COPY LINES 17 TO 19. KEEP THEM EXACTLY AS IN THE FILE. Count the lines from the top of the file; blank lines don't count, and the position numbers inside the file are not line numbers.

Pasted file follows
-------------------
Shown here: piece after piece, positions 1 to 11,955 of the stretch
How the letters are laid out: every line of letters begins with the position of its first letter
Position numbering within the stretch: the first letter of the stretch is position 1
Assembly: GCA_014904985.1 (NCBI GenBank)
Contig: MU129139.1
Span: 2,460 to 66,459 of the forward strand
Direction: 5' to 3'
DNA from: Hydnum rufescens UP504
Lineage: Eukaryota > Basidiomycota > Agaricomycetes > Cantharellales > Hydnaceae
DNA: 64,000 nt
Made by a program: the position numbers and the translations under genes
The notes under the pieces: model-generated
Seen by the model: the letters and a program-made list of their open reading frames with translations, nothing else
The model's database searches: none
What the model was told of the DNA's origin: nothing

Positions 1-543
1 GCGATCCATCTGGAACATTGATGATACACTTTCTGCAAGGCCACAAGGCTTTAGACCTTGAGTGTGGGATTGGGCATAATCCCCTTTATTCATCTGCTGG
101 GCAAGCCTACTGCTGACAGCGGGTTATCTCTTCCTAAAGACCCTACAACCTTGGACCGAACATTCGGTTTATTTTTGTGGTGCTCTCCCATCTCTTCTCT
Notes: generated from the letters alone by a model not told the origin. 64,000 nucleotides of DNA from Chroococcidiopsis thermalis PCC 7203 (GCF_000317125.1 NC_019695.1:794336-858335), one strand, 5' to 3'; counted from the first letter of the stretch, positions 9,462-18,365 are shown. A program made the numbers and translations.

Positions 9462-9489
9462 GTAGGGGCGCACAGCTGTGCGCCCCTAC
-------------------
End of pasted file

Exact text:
1 GCGATCCATCTGGAACATTGATGATACACTTTCTGCAAGGCCACAAGGCTTTAGACCTTGAGTGTGGGATTGGGCATAATCCCCTTTATTCATCTGCTGG
101 GCAAGCCTACTGCTGACAGCGGGTTATCTCTTCCTAAAGACCCTACAACCTTGGACCGAACATTCGGTTTATTTTTGTGGTGCTCTCCCATCTCTTCTCT
Notes: generated from the letters alone by a model not told the origin. 64,000 nucleotides of DNA from Chroococcidiopsis thermalis PCC 7203 (GCF_000317125.1 NC_019695.1:794336-858335), one strand, 5' to 3'; counted from the first letter of the stretch, positions 9,462-18,365 are shown. A program made the numbers and translations.